I’m always fascinated (not in a positive way) by school shootings, not so much because of gun control issues (that’s a given, I guess), but because I can’t help but wonder how terrible living in our culture one must feel to decide to kill others. Especially young people. You can’t explain it away with psychological disorders or video games because it happens too often and the perpetrators are too different to allow simple categorization. All of them have one thing in common (and this includes people who have been doing this decades ago), they live in this society, in this culture. The 14-year-old boy who started shooting in the school cafeteria in Washington on Friday is no different. He is different from other shooters and I wonder if that’s a reason that this shooting is not as publicized in the media as others.
Right from the start this shooting didn’t fit into the mold of other shootings. The shooter was very young, he appeared to be very popular, he had Native American origins, living on a reservation and he knew his victims, shooting mostly at his best friends. If you look at the media coverage, you notice that it’s not considered high profile news. The New York Times website has it only somewhere under “more news” today and only because another victim has died. Ebola panic is more important here. Fox News has it more prominently but strangely focus on the shooter’s “tribe.” It’s not totally forgotten (yet), but it is also not a big headline.
The New York Times has an interesting article titled “Tangled Portrait of a Student Emerges” emphasizing the fact that he doesn’t fit the normal profile that we are used to as “he was not a loner or a known misanthrope – far from it.” There are speculations about a break-up and some racism, but you can feel that the authors try really hard to provide those easy answers we crave. “Oh, it was because of his girlfriend!” But no one simply goes on a rampage because of heartache. Especially if you consider this overly detailed list at Wikipedia that lists this shooting as the 38th this year! This year! And we still stumble around and hope it’s just a misguided teenager having romance issues. (This list really boggles my mind and maybe should be topic of another post in the future). We don't have to think about inherent flaws in our culture. Or about what school does to our kids.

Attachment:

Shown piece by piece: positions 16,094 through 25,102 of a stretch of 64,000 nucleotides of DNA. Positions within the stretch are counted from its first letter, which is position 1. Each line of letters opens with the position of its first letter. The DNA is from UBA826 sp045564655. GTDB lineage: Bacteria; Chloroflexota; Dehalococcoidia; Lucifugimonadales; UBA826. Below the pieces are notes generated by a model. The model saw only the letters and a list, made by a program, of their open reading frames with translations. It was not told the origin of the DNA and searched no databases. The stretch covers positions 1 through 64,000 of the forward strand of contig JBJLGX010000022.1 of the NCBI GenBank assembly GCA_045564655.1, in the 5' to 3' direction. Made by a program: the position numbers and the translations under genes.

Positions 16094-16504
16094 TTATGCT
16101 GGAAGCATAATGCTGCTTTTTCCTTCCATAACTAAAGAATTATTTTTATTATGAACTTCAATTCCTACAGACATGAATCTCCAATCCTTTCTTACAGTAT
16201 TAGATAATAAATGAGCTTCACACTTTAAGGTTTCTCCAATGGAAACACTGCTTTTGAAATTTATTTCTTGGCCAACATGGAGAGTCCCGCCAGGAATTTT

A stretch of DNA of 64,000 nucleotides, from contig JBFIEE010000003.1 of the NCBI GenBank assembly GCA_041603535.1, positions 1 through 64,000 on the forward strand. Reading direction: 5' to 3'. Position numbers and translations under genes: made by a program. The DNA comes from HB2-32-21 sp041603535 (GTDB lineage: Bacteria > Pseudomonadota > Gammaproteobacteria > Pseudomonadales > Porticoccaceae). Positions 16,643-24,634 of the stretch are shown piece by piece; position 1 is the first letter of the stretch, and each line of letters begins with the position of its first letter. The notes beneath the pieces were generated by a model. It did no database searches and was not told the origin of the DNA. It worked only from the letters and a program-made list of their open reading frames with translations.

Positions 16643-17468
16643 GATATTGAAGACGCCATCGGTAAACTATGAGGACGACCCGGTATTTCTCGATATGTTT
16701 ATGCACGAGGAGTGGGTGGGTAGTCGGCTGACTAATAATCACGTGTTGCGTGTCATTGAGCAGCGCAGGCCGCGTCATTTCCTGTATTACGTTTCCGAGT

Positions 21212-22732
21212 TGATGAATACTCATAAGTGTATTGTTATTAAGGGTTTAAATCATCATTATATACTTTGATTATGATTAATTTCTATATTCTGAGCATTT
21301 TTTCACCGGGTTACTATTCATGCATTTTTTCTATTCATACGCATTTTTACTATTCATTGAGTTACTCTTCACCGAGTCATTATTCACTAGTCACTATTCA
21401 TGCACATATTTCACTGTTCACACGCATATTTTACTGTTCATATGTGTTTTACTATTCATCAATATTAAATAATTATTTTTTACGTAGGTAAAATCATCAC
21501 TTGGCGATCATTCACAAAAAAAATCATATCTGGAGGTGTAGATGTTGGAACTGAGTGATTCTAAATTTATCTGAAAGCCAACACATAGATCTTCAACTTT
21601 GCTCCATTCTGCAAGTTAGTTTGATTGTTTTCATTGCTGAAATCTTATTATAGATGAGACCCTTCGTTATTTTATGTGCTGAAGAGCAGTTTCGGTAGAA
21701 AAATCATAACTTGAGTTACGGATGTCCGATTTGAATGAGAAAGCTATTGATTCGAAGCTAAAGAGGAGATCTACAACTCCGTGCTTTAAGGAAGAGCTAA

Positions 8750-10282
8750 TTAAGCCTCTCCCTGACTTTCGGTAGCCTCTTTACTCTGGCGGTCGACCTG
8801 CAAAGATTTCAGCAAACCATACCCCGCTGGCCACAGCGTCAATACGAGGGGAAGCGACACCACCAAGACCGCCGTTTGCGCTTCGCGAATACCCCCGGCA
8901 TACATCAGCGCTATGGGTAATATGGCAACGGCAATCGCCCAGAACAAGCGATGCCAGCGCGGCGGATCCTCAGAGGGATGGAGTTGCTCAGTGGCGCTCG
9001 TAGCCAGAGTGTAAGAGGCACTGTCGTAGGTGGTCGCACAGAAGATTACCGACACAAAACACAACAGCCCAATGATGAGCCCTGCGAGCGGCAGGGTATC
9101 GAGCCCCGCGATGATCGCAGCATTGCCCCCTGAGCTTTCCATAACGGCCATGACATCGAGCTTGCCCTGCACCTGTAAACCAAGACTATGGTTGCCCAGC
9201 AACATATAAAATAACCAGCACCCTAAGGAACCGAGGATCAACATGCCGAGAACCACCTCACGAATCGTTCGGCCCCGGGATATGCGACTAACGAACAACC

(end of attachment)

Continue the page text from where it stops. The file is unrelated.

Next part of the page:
In a Christian Science Monitor article, the search for answers goes a little bit further. It argues that although the shooter came from a “successful” tribe (which is a weird description), that coming from another culture adds stress to a teenager’s life. The article doesn’t really delve into that, but it’s true. In Native American culture, such stress only occurs because of the influence of our culture.
I’m not arguing that I know why those kids were shot, but I think we need to stop looking for those easy answers, but we also should avoid using the “we have no explanation for this/there are no answers”-path. There are no easy answers, but there answers if we dare to look for them. They are surely not easy to find but as long as we pretend the motives are superficial and ignore the underlying issues, we will just have to go through all of this again the next time it happens.